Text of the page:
Why were the floods in Kenya so devastating? | Weather News

The government was criticized for poor infrastructure, as 210 people were killed, thousands were displaced, and a hurricane was on the way.

Heavy rains caused devastating floods in Kenya, where more than 200 people died, thousands were displaced, and nearly 2,000 schools were destroyed. All remaining schools have been closed until further notice.

Rain has been lashing Kenya since March during some of the country’s most disastrous weather events in years. Cyclone Hadiya is now expected to hit neighboring Kenya and Tanzania late Friday, potentially worsening flooding. This comes amid recent heavy rains in East Africa.

Here’s more on the floods in Kenya so far:

How many people were killed and injured in the Kenya floods?

Floods have wreaked havoc in Kenya, causing death and destruction. Here are the latest figures released by the Kenyan Ministry of Interior on Friday:

  • At least 210 people have been killed, including 20 in the last 24 hours, and 125 have been injured.
  • Ninety people were reported missing, and dozens are believed to be lost under the rubble.
  • About 3,100 families have been displaced.
  • The number of schools that were destroyed was 1,967.

“There are a lot of people who cannot be found. Many of my neighbors cannot be found,” Jane Wambui, a flood survivor, told Al Jazeera.

Many of the people most affected by the floods live in informal settlements, such as Mathare in Nairobi, where residents have accused the government of neglecting them.

“The government says it has deployed the army and the National Youth Service and is intensifying search and rescue missions, but where are they? It has been a week, and where are they? I have not seen anyone here in Mathare. No one from the government has come to help us,” said Collins Opondo, a resident of Mathare. .

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Where are the floods in Kenya the worst?

In the southern Kenyan town of Mai Mahiu, a dam collapsed on Monday, killing at least 48 people.

(Al Jazeera)

Mai Mahiu is located in Nakuru County, west of the capital, Nairobi, which is expected to experience more heavy rains, according to a warning issued by the Kenya Meteorological Department on Friday.

What caused the floods in Kenya?

While climate events such as El Niño – the warming of surface waters in the Pacific Ocean, which causes heavy rainfall in some parts of the world – have been linked to increased rainfall, many Kenyans believe the floods have been made worse by water shortages. Investment by the government.

In Mathare, locals blamed the floods on poorly maintained drains, which led to water accumulation.

“This was caused by the state’s national railway company,” flood survivor Nahasun Egeria told Al Jazeera. They are the ones who built the waterway downstream and Upstream tunnel. “It should be their responsibility to maintain order.”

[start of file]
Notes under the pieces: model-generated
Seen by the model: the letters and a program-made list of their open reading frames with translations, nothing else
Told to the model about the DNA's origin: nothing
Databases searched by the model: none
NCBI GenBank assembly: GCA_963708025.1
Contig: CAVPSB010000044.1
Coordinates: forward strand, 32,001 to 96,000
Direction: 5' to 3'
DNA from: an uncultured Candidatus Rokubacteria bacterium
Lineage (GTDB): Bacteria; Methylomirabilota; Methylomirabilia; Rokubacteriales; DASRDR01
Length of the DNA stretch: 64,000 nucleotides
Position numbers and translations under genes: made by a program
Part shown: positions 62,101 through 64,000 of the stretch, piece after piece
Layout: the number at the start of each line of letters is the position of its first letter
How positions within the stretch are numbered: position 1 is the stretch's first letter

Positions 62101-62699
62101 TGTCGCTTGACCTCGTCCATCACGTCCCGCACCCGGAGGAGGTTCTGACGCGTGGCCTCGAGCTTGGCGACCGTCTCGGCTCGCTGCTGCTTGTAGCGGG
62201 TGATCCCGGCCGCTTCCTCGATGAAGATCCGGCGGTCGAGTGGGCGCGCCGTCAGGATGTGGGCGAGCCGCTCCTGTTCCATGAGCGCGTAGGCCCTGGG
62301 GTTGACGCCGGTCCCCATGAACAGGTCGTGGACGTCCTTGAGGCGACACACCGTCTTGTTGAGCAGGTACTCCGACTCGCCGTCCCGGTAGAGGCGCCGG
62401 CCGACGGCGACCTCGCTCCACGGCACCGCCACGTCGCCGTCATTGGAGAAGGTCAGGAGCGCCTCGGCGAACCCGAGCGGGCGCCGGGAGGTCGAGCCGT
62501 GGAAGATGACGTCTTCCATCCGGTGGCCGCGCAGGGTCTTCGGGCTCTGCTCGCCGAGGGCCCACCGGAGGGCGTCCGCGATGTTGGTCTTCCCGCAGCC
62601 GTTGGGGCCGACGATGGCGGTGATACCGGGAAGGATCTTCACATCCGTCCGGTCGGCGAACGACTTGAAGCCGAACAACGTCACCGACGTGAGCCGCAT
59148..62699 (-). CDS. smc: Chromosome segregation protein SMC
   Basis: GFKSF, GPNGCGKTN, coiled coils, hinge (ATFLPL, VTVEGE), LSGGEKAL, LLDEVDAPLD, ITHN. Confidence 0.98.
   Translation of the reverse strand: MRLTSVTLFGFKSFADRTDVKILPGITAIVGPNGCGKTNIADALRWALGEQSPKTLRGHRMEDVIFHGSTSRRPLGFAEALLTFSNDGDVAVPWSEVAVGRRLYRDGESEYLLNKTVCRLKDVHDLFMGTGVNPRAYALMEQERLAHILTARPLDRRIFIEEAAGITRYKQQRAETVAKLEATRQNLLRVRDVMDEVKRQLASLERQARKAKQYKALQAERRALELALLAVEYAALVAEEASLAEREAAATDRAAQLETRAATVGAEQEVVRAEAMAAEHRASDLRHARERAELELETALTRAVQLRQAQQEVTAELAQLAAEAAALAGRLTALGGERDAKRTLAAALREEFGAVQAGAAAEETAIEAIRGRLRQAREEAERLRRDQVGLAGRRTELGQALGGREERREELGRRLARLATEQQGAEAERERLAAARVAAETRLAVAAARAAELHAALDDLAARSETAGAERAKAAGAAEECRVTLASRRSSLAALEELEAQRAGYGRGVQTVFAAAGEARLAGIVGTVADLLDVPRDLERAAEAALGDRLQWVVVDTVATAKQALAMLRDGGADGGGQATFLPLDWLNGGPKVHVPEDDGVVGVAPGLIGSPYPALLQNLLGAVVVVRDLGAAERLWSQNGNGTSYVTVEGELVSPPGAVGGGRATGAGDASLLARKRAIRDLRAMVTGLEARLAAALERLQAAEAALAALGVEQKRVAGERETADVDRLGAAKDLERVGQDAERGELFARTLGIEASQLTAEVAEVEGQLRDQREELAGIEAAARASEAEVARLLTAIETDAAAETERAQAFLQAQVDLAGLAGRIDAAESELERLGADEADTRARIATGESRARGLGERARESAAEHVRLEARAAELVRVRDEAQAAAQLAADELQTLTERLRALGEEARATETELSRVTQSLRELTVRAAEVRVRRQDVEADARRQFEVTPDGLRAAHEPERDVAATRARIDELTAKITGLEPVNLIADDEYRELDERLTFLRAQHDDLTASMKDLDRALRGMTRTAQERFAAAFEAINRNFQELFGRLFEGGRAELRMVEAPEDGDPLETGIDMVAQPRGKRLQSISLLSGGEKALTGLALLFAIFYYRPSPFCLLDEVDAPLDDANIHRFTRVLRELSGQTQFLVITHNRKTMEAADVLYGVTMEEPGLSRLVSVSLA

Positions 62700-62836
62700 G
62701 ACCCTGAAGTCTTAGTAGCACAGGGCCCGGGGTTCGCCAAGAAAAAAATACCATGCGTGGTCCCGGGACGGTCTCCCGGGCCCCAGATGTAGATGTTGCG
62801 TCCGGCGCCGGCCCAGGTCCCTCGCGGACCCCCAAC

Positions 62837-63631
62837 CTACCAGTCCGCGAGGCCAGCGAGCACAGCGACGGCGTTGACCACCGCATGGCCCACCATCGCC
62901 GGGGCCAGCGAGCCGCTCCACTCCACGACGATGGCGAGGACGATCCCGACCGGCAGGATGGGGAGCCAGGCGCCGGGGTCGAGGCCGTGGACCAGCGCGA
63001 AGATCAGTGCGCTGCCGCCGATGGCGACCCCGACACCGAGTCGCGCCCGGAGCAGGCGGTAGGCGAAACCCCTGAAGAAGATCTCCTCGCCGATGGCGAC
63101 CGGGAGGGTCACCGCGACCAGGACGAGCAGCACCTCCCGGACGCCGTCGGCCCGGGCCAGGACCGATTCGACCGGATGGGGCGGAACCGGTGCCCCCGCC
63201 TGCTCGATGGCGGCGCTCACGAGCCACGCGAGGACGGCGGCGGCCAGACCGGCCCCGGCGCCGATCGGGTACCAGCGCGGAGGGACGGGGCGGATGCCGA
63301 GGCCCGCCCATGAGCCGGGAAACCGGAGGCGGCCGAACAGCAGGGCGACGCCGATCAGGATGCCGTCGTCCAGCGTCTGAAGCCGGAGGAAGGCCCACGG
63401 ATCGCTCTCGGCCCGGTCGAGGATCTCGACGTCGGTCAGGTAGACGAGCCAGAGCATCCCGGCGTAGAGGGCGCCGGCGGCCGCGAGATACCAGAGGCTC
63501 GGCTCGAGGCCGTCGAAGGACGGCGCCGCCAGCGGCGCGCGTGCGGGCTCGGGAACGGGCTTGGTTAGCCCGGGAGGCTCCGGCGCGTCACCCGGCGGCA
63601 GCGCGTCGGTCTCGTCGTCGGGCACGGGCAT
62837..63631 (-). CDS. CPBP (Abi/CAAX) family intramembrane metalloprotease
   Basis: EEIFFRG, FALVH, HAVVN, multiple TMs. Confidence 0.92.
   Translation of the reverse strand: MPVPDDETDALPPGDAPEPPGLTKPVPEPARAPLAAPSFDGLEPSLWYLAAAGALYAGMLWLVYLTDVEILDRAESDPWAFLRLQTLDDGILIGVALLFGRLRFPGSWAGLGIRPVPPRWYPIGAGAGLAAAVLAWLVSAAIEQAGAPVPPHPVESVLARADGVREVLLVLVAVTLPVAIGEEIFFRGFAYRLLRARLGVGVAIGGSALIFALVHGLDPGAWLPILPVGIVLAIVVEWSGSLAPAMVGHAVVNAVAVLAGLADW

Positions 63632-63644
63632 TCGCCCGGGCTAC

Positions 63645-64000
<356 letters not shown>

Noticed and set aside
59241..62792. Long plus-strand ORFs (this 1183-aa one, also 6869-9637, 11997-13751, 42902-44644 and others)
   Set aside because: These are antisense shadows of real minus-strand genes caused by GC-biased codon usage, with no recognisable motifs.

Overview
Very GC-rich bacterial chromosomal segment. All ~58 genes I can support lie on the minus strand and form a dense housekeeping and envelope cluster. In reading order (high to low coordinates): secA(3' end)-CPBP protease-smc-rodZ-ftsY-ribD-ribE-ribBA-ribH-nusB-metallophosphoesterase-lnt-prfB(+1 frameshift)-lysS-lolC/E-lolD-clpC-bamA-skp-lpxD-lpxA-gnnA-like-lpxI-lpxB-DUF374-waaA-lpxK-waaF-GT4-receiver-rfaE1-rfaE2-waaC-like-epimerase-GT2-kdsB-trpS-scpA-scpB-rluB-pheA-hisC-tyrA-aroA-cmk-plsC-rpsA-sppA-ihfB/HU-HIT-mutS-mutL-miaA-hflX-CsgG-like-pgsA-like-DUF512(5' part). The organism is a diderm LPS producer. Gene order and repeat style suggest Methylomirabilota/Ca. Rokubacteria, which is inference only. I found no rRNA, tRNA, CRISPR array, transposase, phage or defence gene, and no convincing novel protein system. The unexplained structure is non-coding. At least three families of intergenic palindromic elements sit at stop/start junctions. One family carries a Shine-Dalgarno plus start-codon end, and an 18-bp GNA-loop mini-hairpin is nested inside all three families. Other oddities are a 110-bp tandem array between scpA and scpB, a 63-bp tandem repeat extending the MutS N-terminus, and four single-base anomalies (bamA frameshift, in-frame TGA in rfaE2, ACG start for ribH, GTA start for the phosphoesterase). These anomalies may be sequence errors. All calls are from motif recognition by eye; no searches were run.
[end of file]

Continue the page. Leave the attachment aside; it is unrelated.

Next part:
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On Thursday, Human Rights Watch published findings that low-income neighborhoods, such as Mathare, were severely affected by flooding due to “weak structures, congestion, and poor sanitation infrastructure.”

Olli Keita, executive director of Greenpeace Africa, said in a statement that the floods are a “stark reminder of the human cost of the climate crisis,” adding that “some of the damage has been exacerbated by misguided development.”

How did the Kenyan government respond to the floods?

In anticipation of Cyclone Hidaya, President William Ruto’s government has ordered mandatory evacuations for residents living near 178 dams and reservoirs in 33 districts.

During his national address to the nation on Friday, Ruto said he had directed the Ministry of Education to postpone the reopening of schools for the second semester until further notice. In addition to the schools that have been destroyed since March, many others are being used to shelter people displaced by the floods.

Ruto’s approach to flood management has been criticized by residents of Mai Mahiu and several informal settlements that have been devastated by floodwaters.

Human Rights Watch said the government failed to act after warnings from the Meteorological Department in May last year that Kenya would witness increased rainfall due to the El Niño phenomenon and would continue until 2024.

While the government has allocated at least 10 billion Kenyan shillings ($80 million) in preparation for the nationwide response, it has not outlined an action plan. In October, Ruto wrongly said Kenya would not experience El Niño rains as expected.

The Meteorological Department now expects rain to continue until June.

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What is the expected impact of Hurricane Hedaya?

Cyclone Hadiya is likely to bring “heavy rains, strong waves and strong winds that may affect maritime activities in the Indian Ocean,” the presidential office said.

Experts said that the hurricane is also expected to make the search for the bodies of missing persons and fears of their deaths more difficult.

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